And while it is a challenging year for the IT industry, and still fairly new for Burleigh sitting in the general manager role, she said she is up for the task of taking over the reins.
“Needless to say it is a challenging year for the IT industry and for many companies working in it. It is a challenging time for Intel as well. It is a time of transition so there’s been a lot of strategy to navigate through and that’s probably one of my strengths so I feel the timing has been good from that point of view.
“Building teams and getting my own succession plan in place and getting the right management team in place has been really exciting to do. It is really rewarding to look around and know that we have the right people internally to move into those roles.”
Certainly, there’s never a dull moment in the day in the life of Burleigh. She’s already been talking a lot about Big Data and BYOD – and expects that to continue for some time.
“It is such an exciting opportunity for the industry, in general, at present because we’re in a time of transition with IT transcending, just meaning computers and servers and now transcending to all sorts of devices that have a role to play in our work and home life,” she said.
“It opens up discussions to not just talking with the CIO or the CTO, but also talking to the line of business managers around what role IT can play for them and in the importance of having rich computing available to people at home, at work and in between.”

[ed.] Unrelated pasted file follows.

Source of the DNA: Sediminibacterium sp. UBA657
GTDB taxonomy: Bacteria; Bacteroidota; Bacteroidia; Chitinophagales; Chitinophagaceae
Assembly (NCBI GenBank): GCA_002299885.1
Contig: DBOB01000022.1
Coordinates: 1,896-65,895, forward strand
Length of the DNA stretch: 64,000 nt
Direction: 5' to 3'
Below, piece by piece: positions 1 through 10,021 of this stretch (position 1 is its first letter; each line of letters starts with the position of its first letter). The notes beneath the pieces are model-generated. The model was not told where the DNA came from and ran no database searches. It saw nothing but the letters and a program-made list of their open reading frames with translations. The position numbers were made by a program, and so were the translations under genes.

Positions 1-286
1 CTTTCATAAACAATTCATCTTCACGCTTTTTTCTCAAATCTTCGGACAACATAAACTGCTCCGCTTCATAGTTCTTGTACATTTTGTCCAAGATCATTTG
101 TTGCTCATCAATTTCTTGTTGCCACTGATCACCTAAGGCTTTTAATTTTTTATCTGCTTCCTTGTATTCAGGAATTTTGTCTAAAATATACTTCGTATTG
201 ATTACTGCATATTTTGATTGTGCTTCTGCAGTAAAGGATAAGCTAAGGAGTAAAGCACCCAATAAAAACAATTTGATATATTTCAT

Kate Burleigh says her biggest learning curve has been the political or government relations side of the role.
“Within two weeks of the job I was invited to dinner with the Prime Minister and economic summits and I really had to get my head around what role I have to play in that capacity. I’ve worked it out. Intel is such an influential company,” she said.
“We get to be the voice a lot of the time on behalf of the broader channel. We seek to play a responsible role in that position in talking on behalf of the IT industry in the channel in Australia and supporting the future growth.”
The general manager role couldn’t come at a better time given the massive shifts and transformative trends in the IT industry. “IT cuts across everything. There is no segment in the industry that IT doesn’t have a role in. So you could be part of every single discussion. You have to pick and choose what makes sense to get involved in.”